Keeping Printed Data Secure

The General Data Protection Regulation (GDPR) is an EU law that came into force on the 25 May 2018. It is designed to protect the privacy of individuals. It applies to personal data that relates to an identified or identifiable individual. Whatever the outcome of Brexit, the Government has confirmed the GDPR will continue to apply.

Storing an individual’s personal and related financial information, which Housing Associations keep on file, is subject to the GDPR.   To comply, encryption and password protection is necessary, and most organisations have been able to put processes in place to ensure data is stored safely since the introduction of the regulations.

However, rent statements, works improvement letters, rent increase letters, in fact, any communication that needs to be sent by letter or email that contains personal information is also subject to the GDPR. So how can Housing Associations continue to protect tenants’ data when communicating in this way?

The lack of inherent security surrounding email communications often rules this out as a secure method of notification.  Emails can go astray, and even password protected zip files are easy for skilled hackers to open.  In addition, Housing Associations may not have email addresses for all tenants or have the resources to keep them up to date.

The good news is that there are options.  Secure portals can let users go online and check the financial status of their account using secure passwords and encryption.  This challenge with relying on the Internet and such technology for Housing Associations, is that some tenants may not have easy access to the online world.  Set up is costly and some elderly or vulnerable people may not have the skills to be able to find the information in this way either.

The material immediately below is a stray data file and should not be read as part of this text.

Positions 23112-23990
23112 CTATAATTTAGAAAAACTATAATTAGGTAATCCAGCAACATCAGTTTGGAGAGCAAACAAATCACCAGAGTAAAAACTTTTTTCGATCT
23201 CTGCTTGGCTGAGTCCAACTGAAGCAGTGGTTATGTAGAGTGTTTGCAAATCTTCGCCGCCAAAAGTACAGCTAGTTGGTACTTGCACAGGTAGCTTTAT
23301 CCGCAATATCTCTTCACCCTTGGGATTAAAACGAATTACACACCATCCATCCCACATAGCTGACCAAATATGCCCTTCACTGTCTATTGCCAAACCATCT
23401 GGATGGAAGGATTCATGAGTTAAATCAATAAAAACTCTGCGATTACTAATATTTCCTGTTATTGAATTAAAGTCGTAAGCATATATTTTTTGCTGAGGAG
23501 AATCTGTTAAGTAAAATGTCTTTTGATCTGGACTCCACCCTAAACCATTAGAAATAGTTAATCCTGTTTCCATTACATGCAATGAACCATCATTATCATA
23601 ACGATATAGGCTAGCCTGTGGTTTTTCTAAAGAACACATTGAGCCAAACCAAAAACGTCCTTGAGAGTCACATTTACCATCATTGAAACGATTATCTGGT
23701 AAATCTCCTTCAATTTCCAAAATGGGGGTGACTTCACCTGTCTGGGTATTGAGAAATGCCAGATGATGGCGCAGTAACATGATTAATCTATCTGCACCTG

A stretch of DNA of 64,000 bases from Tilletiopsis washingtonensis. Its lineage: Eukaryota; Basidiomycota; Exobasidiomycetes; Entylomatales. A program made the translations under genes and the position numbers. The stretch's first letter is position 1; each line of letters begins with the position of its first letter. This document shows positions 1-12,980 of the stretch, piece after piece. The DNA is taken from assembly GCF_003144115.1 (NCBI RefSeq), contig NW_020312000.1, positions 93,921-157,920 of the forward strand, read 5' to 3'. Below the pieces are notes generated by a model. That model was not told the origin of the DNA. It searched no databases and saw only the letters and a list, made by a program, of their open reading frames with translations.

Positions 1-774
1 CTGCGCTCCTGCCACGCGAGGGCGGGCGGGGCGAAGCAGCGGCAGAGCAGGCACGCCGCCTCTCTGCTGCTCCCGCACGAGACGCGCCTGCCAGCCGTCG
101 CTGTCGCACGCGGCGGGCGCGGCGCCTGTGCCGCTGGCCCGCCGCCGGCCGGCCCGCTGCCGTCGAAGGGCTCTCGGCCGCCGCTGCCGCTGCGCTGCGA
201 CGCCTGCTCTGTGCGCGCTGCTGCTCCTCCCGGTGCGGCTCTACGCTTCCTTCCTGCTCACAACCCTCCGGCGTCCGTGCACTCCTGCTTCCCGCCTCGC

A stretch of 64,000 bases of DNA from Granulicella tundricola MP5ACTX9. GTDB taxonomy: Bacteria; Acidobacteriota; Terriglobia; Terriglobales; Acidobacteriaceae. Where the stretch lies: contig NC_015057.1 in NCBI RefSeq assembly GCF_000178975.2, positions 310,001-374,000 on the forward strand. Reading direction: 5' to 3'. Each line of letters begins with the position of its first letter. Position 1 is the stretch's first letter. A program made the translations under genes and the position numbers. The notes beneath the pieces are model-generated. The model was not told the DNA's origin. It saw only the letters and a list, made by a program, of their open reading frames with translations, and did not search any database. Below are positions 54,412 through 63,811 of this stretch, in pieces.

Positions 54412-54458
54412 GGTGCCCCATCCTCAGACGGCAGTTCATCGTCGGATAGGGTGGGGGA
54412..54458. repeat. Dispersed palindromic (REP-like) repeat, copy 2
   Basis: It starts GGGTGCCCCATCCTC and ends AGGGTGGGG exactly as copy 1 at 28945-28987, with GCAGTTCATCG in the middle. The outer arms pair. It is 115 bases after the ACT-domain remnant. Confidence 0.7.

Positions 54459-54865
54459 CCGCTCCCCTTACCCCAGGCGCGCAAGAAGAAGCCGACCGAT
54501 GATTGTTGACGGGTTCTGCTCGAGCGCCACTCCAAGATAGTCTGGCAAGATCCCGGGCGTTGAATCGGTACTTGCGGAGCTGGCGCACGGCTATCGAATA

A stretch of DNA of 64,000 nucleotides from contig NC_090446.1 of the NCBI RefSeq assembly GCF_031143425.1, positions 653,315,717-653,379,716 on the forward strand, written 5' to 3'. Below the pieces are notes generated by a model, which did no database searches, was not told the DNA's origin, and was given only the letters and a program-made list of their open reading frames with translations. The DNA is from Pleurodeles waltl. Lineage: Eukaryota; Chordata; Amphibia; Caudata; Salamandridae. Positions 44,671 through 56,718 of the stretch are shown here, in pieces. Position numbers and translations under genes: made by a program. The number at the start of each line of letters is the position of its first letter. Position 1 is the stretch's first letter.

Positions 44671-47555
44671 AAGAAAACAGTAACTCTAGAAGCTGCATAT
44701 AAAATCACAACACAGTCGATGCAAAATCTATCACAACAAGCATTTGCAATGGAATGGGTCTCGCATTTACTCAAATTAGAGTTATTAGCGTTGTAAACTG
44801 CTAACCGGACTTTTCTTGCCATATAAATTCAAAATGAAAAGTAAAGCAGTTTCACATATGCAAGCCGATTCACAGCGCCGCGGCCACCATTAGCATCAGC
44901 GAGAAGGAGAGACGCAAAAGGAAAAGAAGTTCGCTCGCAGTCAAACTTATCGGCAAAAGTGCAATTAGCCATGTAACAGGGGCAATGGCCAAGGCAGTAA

Housing Associations will, however, have postal addresses for tenants.  Specialist mailing houses can offer a cost-effective outsourcing option.  Because of their close relationships with the Royal Mail or other DSA (downstream access) suppliers and the fact that they buy in bulk, they can often offer advantageous rates on postage.  It is usually cheaper to outsource than print in-house – for example mailings over a certain volume can attract rates of less than 40p/unit (including data processing, printing, mailing and postage) with the right provider.

Mailing houses will also need to be fully compliant with the GDPR as they will be processing personal information. Mailing houses can also advise on any changes in legislation moving forward, which there may be, given the changes with the UK’s EU status.

How the Housing Association communicates with the mailing house is also important.  Uploading personal information to a secure portal and using a SFTP (Secure File Transfer Protocol) will ensure personal data is protected appropriately, in line with the GDPR.  Once the mailing house has received the data, communication to residents is printed in large batches and securely put through a mailing machine and then sent in the post.

The GDPR has a wide remit and to keep tenants’ sensitive personal data secure and comply with the regulations, working with a specialist mailing house can offer one of the most cost effective and secure options available.

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By Simon Cook, Head of Compliance, allpay Ltd

Simon Cook, Head of Compliance, allpay Ltd has worked at payment specialist allpay for almost 17 years and has extensive experience of developing and leading compliance, security and risk management functions throughout an enterprise.